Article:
Reading tree rings allows you to fly back in time and see how a tree interacted with its environment over past centuries. GenTree — a Europe-wide project — has now analysed rings from more than 3600 trees across Europe. The newly published dataset covers seven ecologically and economically important tree species from 142 forest sites, and the data from this vast dendrochronological study will help managers and scientists to assess how forests may adapt to future climate scenarios.
The beauty of dendrochronology, according to Patrick Fonti, team leader in the tree-ring research group at the Swiss Federal Institute for Forest, Snow and Landscape Research (WSL), is that it can provide information for so many disciplines.
“Everything that trees can perceive and register can be the subject of your dendrochronological research. For anything that changes over time in the environment, tree rings can give you insights.” These events might be forest fires or floods or weather conditions.
Among others, tree rings have been widely used in climatological studies to reconstruct past temperatures, and in archaeological studies to identify the origin of wood from ancient buildings. For example, the rooftop structure of a church in the Andalusian city of Seville in Spain, built on the site of a medieval mosque, reused timbers from previous constructions. These recycled timbers provided evidence of historical rafting of timbers down the Guadalquivir river, demonstrating the complexity of the timber supply at the turn of the 18th century.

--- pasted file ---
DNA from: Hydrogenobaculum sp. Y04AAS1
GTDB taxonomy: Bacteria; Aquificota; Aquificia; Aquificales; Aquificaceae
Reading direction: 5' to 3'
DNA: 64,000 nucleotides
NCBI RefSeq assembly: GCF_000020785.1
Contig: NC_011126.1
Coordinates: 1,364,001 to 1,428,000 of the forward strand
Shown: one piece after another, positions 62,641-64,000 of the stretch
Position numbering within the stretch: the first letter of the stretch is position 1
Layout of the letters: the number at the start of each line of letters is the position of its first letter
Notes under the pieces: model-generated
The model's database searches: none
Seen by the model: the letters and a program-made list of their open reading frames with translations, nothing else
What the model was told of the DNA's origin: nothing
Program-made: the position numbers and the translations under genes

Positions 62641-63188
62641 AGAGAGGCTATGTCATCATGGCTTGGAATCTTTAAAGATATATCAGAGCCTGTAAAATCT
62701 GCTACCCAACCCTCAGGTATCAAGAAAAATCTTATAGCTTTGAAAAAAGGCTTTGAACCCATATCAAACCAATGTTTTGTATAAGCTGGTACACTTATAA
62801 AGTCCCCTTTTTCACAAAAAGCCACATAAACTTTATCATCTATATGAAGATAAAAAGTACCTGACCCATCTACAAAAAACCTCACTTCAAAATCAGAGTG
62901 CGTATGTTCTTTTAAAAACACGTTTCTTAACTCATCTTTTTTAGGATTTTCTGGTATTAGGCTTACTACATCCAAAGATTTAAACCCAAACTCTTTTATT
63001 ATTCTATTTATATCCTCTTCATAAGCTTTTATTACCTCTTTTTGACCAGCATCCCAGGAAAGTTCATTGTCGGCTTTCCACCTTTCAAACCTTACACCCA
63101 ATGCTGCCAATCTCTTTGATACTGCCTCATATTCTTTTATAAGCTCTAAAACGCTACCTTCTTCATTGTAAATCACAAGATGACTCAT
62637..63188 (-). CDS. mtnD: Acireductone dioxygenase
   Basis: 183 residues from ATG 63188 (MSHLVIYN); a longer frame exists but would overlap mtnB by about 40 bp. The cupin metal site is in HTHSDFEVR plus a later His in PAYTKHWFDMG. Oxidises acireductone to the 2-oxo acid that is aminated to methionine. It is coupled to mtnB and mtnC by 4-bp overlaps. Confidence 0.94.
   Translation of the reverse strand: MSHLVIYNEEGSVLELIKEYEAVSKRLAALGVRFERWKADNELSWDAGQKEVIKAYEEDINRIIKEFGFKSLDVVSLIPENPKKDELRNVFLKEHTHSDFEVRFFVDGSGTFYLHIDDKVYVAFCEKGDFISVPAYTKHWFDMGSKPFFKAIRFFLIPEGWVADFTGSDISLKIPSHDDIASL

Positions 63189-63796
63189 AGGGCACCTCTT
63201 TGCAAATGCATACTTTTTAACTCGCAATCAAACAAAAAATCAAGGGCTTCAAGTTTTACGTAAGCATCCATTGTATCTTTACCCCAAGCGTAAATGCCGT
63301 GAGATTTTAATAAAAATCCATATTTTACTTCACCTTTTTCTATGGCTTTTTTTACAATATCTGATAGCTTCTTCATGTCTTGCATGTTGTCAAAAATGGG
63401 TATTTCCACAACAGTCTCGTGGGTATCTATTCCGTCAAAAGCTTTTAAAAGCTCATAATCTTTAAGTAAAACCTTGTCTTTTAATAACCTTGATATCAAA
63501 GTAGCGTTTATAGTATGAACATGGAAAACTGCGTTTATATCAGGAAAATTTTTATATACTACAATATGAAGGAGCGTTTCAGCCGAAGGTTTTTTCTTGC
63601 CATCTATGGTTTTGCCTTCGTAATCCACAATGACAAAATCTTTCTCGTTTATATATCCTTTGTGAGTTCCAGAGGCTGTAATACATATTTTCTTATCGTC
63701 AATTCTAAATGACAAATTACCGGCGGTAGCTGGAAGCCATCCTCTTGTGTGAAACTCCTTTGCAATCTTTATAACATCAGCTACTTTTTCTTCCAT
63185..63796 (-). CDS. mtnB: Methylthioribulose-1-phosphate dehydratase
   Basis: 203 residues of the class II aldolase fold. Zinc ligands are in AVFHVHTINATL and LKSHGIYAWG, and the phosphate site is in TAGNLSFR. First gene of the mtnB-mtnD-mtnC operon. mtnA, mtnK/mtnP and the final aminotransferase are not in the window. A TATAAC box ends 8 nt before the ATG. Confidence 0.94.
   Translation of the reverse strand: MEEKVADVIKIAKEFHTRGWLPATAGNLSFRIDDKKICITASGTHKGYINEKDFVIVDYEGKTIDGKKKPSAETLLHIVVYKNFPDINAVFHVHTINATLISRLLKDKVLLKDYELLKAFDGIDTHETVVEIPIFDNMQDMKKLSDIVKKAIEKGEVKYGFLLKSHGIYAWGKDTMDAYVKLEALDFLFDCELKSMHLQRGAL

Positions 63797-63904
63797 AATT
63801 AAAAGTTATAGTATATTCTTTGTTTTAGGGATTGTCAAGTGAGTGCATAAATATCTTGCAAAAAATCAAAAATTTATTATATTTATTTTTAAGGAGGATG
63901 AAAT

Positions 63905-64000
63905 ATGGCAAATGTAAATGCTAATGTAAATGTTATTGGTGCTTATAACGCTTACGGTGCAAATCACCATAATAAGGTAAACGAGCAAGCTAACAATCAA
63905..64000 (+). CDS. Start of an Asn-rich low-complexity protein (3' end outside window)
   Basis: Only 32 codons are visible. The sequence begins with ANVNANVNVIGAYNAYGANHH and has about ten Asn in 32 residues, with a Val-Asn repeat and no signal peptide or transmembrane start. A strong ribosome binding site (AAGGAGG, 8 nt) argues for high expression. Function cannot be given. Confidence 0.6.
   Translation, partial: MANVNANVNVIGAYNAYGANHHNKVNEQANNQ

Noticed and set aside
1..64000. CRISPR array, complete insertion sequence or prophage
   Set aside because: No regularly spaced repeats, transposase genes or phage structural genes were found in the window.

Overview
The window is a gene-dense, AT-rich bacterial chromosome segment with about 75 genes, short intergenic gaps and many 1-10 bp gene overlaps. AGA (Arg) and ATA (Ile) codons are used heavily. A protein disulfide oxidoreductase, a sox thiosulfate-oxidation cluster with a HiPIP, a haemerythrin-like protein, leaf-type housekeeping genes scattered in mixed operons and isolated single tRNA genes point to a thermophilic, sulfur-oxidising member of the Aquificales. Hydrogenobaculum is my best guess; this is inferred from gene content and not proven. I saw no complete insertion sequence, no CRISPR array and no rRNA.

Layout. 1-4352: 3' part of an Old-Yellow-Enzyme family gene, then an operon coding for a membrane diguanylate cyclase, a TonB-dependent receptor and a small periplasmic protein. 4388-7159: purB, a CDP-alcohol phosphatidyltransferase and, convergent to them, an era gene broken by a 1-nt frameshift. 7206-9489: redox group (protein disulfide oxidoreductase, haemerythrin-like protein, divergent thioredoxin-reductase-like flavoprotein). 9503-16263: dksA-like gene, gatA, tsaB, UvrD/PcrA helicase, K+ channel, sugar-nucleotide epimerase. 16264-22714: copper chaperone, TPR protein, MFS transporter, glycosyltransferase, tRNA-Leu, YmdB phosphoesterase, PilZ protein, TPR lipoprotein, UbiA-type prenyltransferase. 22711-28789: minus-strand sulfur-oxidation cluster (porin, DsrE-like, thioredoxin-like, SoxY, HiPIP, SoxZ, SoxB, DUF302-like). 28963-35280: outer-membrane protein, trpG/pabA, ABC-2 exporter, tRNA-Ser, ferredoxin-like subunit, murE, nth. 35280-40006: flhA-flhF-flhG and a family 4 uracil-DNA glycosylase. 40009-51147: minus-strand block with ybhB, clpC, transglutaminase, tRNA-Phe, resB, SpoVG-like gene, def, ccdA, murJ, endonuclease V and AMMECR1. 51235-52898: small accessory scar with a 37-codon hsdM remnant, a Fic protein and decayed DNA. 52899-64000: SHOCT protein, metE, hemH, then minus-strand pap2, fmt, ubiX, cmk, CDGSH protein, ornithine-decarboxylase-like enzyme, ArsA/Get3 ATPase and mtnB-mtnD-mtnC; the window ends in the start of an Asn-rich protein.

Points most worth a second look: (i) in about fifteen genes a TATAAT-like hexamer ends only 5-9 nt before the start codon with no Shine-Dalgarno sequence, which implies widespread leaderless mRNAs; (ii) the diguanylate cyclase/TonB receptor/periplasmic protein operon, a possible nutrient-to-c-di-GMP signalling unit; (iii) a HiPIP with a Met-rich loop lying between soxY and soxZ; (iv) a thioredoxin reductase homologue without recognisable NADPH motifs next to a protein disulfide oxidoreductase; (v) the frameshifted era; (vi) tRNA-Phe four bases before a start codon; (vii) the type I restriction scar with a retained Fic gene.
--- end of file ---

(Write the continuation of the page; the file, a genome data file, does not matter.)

The most important archive of tree-ring data worldwide is the International Tree-Ring Data Bank (ITRDB). It has more than 4250 datasets of 226 tree species from all continents where trees grow. However, most of the ITRDB data were collected to answer specific research questions, often related to climate reconstructions. As a result, they were obtained by sampling old and climatically stressed trees, to maximize the climatic signal.
The GenTree dataset overcomes this limitation, according to Elisabet Martínez-Sancho, a postdoc researcher in the tree-ring research group at WSL and first author of the paper that describes the dataset.
“The tree-ring datasets available in the ITRDB represent only a part of European forests,” Martínez-Sancho says, “so it is necessary to combine them with data from non-stressed populations to represent all the environmental conditions where tree species are growing and better assess their potential to adjust to climate change”.
The potential of this GenTree dataset, which is freely available on Figshare and described in Scientific Data journal, goes far beyond the project goals of GenTree. Most importantly, perhaps, it will allow researchers to assess forest properties under climate change scenarios without the bias inherent in the ITRDB.